Barons of Hiddenhausen, is a mysterious and hidden secret, with it’s origins in Vienna. Although the project sounds like a full-fledged band, the mastermind behind the project is one person: Moritz Kofler. Kofler is no stranger to the genre – after he recorded “World Withdrawal,” he collaborated with Digital Noise Academy in L.A., a project by Ken Andrews (Failure, Beck, A.P.C. NIN), Jordon Zadorozny (Blinker The Star, Courtney Love, Melissa Auf Der Maur) and others. That experience shows in this record.
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It’s been a while since rock music has sounded the way Stars In Stereo plays it. The group approaches its songs with a firm grasp on gritty rock instincts as well as a innate understanding of clean pop sensibilities. The main attribute of Stars In Stereo, the band’s recently released self-titled album, is that its particular style is difficult to pin down. It’s not totally heavy and not totally soft, but more a combination of the two than some strange middle-ground.
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Rabbit & The Hare is proof that good things can happen on Craigslist. The band formed after singer/songwriter Neill MacCallum posted an ad in NYC’s section of the website in search of a “female multi-instrumentalist.” Marisa Duchowny, a person that happens to fit both of those requirements, also happened to read and respond to that post. Just like that, with the strange power of the internet, a duo was born. Marisa became the Rabbit, Neill the Hare.
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Embarrassingly enough, when asked to write a review of Bob Wiseman‘s latest solo release, “Some Wise Guy”, I had no idea who he was. So before agreeing to something I couldn’t stick to with any degree of precision or integrity, I listened to the record. It’s at this point that I became pretty intimidated to write this review. Wiseman’s music is decidedly educated and avant… however…after listening again and again I realized it’s not the kind of art pop that talks down to you, rather the type that invites you into the party. Once you get the joke too, you’re on the inside and it’s smooth sailing from there.
I usually give a song 45 seconds to a minute. If it doesn’t hit me, I hit next. If it does, I click to see what else I can listen to. In Greenleaf’s case, their song “Jack Staff” hit me instantaneously and didn’t let go. As I clicked on their release, Nest of Vipers, I could tell after three tracks that I needed to listen to the whole album. I don’t know about you but something I simply can’t resist is the blend of bad ass with catchy. It’s like if you got to be the popular kid and the Breakfast Club bad ass at the same time. Greenleaf is that blend. Indie rock in bed with hard rock ; dirty grunge mixed with sharp punkish attitude ; infectious melodies on top of crunchy guitars and creatively catchy riffs. Tastefully distorted bass that’s anything but stuck-up sounding. Straight ahead vocals that weave over and under the mixes from song to song.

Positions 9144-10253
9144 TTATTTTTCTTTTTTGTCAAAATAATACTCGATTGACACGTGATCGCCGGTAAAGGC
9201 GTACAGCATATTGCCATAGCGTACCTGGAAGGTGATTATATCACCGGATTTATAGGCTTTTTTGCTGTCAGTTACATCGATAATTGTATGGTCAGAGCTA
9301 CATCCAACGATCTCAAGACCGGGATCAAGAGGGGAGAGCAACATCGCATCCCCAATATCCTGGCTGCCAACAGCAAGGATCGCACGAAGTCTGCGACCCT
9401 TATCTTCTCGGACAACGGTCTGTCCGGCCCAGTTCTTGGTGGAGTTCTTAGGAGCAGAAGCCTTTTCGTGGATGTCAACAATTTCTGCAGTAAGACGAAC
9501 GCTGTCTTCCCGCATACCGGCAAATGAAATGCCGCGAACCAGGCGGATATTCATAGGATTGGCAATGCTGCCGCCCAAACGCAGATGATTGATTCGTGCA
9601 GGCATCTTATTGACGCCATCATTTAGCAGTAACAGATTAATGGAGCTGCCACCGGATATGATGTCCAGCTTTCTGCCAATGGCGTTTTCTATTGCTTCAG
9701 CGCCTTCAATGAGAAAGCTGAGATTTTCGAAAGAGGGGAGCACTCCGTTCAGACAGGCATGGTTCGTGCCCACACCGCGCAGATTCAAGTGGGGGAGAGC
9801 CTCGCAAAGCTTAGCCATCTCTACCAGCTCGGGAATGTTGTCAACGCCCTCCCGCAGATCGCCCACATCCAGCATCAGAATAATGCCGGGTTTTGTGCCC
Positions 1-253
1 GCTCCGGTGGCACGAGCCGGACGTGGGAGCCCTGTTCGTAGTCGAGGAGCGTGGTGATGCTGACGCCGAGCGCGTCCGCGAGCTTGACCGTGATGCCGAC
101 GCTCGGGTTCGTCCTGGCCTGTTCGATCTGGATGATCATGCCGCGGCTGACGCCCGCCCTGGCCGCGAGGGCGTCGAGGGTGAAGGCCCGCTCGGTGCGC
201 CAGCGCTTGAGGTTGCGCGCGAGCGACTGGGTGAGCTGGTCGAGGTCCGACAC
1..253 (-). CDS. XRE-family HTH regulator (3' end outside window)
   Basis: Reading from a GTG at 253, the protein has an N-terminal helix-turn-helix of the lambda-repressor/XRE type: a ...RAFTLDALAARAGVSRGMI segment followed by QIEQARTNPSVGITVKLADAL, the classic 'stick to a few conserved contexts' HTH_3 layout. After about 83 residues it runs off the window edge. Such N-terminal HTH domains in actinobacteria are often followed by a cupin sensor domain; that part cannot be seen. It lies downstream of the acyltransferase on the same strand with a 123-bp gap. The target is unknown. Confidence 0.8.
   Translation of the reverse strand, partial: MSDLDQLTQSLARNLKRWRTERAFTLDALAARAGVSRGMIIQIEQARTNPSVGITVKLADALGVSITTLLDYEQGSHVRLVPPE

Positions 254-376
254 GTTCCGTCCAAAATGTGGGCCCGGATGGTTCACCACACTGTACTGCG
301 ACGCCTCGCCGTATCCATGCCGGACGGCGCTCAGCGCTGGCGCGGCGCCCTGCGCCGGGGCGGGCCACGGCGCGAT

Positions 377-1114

I find myself being rude but can’t help it.
He’s come back from the kitchen with more wine and my thumbs move as quickly as one bottle down will allow, hurriedly taking note of the conversation highlights. There are many. Philosophical musings bounce around like a coked out game of pong in my brain, intermingling with political discussion, movie quotes and the awesomeness of wine. I get enough shorthand into my phone to feel satisfied and gladly take another glass. It’s probably been upwards of three hours, noted only by the kink in my back from the wooden folding chair.
by Tyler Hayes
Never once have I uttered the words “Funky fresh,” but with Wooster‘s album, If All The Dew Were Diamonds, it’s the only phrase that comes to mind, immediately describing the music. The album is definitely a genre bender and a great example of a band accurately throwing in hints of multiple styles, while never over saturating a particular taste.
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